YSTRADGYNLAIS NOTES. Under the auspices of the Breconshire Education Authority lectures in agricul- ture will be delivered by Mr. David Thomas (county agricultural organiser) at Abercrave. Council School on Tuesday, February 15th on "Artificial Manures," and at Cynlais County School on Tuesday February 22nd, on "Feeding Stuffs." The lecture will commence each evening at 7.30, admission free. All interested in agriculture are invited to attend. On Tuesday evening at Tabernacle Ves- try, a meeting was held to consult as to the best method of forming a committee to extend a welcome to local men return- ing from the front. The meeting was called by the various ministers and clergy, and was composed of two members of each place of worship in the neighbour- hood. The many friends of- Mr. Idris Wil- liams will be glad to learn of his success in passing the L. V.C.M. Diploma recent- ly in the theory of music.' MT. Williams is sub-organist at Ystradgynlais Ch urch. and is a pupil of Professor T. G. $?mei, Y stalyf era. I The Advisory Committee met on Thurs- day afternoon at the new police station, to hear appeals from the next batch of Derby recruits. Mr. T. J. Davies,: J.P., Abercrave, occupied the chair. A number of cases were dealt with, most of the ap- pellaiits being put back to later" groups. Four young men from the district jour- neyed to Brecon on Tuesday to join their groups as Derby men. They were John Terry, son of Gwilym Cynlais, Ophi Wil- liams, Porth-y-Bryn; Dan Owen, Station- 1 road, and David Evans, Cloth Hall. The two last named have returned home re- jected as medically unfit for service. There was an excellent attendance at Sardis Chapel on Saturday evening on the occasion of a miscellaneous concert. The choir was under the conductorship of Mr. T. Williams, G. and L., whilst the artistes were, soprano, Miss Jennie El lies, Swansea; tenor, Mr. Ben Davies, Skewen, and bass, Mr. Gwilym Jones, Ystradgynlais. Miss Bessie Williams, one of the accompanists, was unable to attend, and Mr. E. H. Hughson, A.R.C.O., filled the vacant chair. The Rev. R. 1: Rhys, Sardis, presided. The choir rendered "Lift up your heads," "Y Clychau," "Bendigedig fyddo Arglwydd Dduw Israel," "Y Gwlithyn, "And the glory of the Lord," and "Yr Raf," with much fervour and effect, whilst Mme. Ellis was much appreciated in renderings of "The Jewel Song," "Vaunka Song," and "Friend o' Mine," and was encored. Mr Ben Davies's rendering of "To him who sorrows," and "Gwlad y Bryniau," left nothing to be desired. Mr. Gwilym. Jones was never in better form than when he rendered "The Toilers," by special re- quest, and "Y Dymhestl." He replied to the vociferous encore by singing "The old way and the new," a. song composed by Mr. E. H. Hughson. He also rendered "Y Marchog," and sang "Mae Cymru'n barod ar yr wy^$rith Mr. Ben Davies. Mr. Hughson also rendered selections on the organ. The concert was a complete success, and aa a rlt" the chapel funds will benefit to the extent of about E20. Mr. W. R. Williams presided over a crowded gathering on Monday evening last, when Mr. Hanson (" Casey"), the well-known I.L.P. propagandist, and Miss Dolly Pickard were the entainers for the evening. "Casey" lectured on ""The songs of the people," and he held his audience spellbound by his fine violin recitals. Miss Pickard accompanied on the piano. The entertainment was success- ful in every way, and new members were subsequently enrolled. We understand that an error was made in these notes last week. It was stated that Mrs. Williams, of the Temperance Hotel had met with an accident, where- as it should have been Mrs. Williams, of The Laurels. We regret that the mis- take should have occurred, but are glad to learn that Mrs. Williams has now re- covered.. i At a general meeting of the Chamber- of Trad 3 held last week the chair was occupied by Mr. EL E. Watkins, Royal Stores in the absence og Mr. Dd. Lloyd. Many imp-tant matters were dealt with and new members were enrolled. The sec- retary was authorised to interview the local posttmaster for the purposes of con- sidering the improvement of local postal facilities. Steps are also being taken to got the authorities to move in the matter of local road improvement. Great things are expected of the Chamber of Trade in the district. It is with regret that we note the death of Tommy J. Davies, 18, son of Mr and Mrs. T. Davies, Cwmtawe-roadf which took place, oi* Saturday^after a very brief illness. Deceased was of a reserved disposition, and was much liked by his many friends. The interment took place on Tuesday, the Rev. D. J. Davies offi- ciating. There was a good attendance at Salemr Penahos, on Monday evening, when & competitive concert was held. The entires were good and credit is due to Mr. T. Jones, the able secretary, for the suc- cess of the meeting. Another concert will be held in a short time. The Ystradgynlais Colliery was idle on- Wednesday owing to a breakdown in the shaft, and the Gurnos Colliery was also rendered idle on Wednesday by short' ness of wagons. A meeting for the purpose of compli- menting Mr. E. H. Hughson was held on Wednesday evening on his attaining the degree of A.R.C.O. A full account will appear in our next issue. The Cinema was well filled on Tuesday and Wednesday evenings, when Gwern- ydd Morgan's Company performed the Welsh drama "Changê." The actors and actresses were in good form and the play was thoroughly enjoyed. We regret to announce the death of Wm. Rees Alexander, tho little son of Mr. David Alexander, of Cwmgiedd, v. hich occurred on Monday last. The child who was only 2 years of age, wa sa- bright, bonny little lad, and since the death of his mother, -had been cared for by his grandmother, who was devoted to him very much. Deep sympathy is felt with the father and grandmother in their trial, coming as it does so soon after other famiiy bereavements. Trie funeral took place on Thursday at Ystradgynlais churchyard. Business men and others will be glad" to learn that the London City and Mid- land Bank have decided to open their branch at Ystradgynlais daily, in future,, namely 10 a. m. till 2 p. m., and 9.30 till 12 p.m. on Saturdays. This is a con- venience that will be greatly appreciated,. and the L. C. and M. are to be congratu- lated on their effort to accommodate the public even at the present moment when the conditions created by the war are given as the reason for many unnecessary public inconveniences. On Tuesday evening the Tabernacle Vestry was crowded, on the occasion of a competitive concert. A great number of entries were received, and much merri- ment and enjoyment were manifest dur- ing the proceedings. The awards were- as follows Champion solo (under 6). There were eight or nine competitors, and all re- ceived a prize. Four choirs competed on the tune "Arosfa. The winning choir being Mr Tom Lewis' Solo for girls, Miss Bessie Jones, Cwmgiedd. Duett Miss Maria Phillips and Mr Tudor Jones. Solo for girls under 14, 1st Miss Alioe Jones; 211d Miss Bessie James. Recita- tion, Mrs. G. Griffiths. Best stanza on zeppelins, Mr Llew Jones, near Station. Humourous dialogue, Messrs W Vaughan and Edgar Morgan. The chair was taken by the Rev. E. Jones; and the adjudicators were Music Mr SI. James, Moriah, Penrhos; reci- tations, Mr Hopkin Owen, Cynlais- School, Ystradgynlais. Both gentlemen are to be congratulated on the excellent manner iin which they dbelivered their adj udications. On -Sunday rooming last a vdry in- teresting servioo was conducted bv the Rev. Emlyn Jones at Tabernacle Chapel. Fofar infanta had been brought to be christened, and after the christening cere- mony the remained of the morning was devoted to the children. There were a large number present, and the excellent manner in which the little ones recited and sang, was evidence of the care with which they are being trained.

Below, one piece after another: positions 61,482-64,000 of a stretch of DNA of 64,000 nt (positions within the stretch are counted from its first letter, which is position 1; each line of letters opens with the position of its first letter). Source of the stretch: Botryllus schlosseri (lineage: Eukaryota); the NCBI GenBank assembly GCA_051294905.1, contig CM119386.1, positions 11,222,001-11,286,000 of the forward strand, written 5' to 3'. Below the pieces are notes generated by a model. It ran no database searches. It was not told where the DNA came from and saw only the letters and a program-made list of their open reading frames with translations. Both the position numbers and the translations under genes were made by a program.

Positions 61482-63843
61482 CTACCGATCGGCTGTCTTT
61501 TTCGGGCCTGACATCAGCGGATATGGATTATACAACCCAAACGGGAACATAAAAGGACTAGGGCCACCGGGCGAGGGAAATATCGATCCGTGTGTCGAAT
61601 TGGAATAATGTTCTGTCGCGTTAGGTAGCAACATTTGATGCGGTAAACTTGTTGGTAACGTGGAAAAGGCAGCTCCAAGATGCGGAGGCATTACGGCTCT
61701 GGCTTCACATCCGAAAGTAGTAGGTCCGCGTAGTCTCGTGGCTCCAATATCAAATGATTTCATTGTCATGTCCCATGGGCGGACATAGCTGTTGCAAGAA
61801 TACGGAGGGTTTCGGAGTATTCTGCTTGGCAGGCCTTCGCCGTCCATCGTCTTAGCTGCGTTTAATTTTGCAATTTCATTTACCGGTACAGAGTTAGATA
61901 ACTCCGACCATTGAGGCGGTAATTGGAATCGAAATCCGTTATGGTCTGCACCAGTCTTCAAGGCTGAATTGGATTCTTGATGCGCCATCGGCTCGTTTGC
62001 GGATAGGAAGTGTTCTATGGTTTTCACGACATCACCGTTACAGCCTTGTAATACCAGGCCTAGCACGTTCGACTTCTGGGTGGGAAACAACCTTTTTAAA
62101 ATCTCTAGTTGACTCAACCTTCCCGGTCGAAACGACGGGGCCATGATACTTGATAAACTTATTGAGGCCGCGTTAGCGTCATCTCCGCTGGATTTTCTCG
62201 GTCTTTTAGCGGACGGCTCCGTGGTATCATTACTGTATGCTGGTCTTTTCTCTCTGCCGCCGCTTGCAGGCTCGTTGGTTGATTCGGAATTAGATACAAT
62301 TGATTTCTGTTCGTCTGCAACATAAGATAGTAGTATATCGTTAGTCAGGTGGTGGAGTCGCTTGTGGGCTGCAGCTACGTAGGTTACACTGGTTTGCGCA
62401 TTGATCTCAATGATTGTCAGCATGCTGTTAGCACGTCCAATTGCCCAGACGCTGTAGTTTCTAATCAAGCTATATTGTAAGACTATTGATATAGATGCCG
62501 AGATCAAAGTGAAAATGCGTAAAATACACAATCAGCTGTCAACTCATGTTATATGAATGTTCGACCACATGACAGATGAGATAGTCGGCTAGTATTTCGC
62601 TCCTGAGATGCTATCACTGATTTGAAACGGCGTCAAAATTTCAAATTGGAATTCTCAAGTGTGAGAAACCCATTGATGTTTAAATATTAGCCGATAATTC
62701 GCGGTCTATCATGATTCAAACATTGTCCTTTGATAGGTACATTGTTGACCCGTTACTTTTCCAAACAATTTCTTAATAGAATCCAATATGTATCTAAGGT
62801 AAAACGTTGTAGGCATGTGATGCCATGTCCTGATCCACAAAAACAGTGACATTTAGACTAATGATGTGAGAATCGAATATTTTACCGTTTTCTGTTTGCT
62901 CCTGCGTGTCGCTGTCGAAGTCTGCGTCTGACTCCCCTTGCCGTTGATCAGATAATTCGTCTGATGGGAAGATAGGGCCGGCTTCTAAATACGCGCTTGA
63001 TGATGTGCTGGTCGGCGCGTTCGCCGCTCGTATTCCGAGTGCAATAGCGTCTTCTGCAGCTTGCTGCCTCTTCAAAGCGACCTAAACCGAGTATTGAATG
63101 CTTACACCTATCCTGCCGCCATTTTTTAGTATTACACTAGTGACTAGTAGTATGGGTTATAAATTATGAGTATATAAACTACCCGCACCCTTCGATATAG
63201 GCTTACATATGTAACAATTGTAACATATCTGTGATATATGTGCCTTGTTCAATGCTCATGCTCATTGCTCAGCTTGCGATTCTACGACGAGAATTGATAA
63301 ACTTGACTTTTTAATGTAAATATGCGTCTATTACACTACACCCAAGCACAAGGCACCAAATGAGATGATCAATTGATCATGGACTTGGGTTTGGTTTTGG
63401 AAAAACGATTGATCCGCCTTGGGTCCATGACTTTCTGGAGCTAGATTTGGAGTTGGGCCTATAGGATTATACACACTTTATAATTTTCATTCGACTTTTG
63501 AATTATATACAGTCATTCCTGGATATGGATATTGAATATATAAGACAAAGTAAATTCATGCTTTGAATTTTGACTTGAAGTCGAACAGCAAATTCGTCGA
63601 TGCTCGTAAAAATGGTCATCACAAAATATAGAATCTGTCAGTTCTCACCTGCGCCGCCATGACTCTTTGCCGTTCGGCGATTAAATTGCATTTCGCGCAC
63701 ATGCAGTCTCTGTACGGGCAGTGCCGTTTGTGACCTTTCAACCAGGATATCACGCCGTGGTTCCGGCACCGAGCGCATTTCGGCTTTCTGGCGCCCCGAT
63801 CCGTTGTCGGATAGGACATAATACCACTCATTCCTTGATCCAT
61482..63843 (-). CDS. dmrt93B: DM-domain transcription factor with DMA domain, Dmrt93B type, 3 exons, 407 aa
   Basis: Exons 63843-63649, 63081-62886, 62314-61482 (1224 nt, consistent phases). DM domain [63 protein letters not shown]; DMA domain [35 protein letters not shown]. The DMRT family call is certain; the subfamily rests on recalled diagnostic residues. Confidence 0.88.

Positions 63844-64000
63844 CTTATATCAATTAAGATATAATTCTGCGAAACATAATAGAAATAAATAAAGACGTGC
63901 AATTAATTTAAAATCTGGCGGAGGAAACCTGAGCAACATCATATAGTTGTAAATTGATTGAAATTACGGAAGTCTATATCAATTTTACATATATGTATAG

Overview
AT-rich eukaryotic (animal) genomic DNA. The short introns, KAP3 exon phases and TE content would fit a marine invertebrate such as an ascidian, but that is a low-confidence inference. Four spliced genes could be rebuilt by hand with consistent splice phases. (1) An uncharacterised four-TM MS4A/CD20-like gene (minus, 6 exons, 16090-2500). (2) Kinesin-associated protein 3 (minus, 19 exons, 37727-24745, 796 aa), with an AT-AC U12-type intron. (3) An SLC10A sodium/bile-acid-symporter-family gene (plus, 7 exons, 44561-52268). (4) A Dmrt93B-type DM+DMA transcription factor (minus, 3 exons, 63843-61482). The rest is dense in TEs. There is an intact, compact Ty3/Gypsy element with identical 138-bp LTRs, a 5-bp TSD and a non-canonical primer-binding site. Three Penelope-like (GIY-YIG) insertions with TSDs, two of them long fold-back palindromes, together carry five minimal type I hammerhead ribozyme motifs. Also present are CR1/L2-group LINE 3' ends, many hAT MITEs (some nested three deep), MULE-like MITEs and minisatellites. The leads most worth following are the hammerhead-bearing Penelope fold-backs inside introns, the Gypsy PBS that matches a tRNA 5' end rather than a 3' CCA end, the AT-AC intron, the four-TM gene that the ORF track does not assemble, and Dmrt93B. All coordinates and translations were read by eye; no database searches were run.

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CONSCIENCE AND COMMON SENSE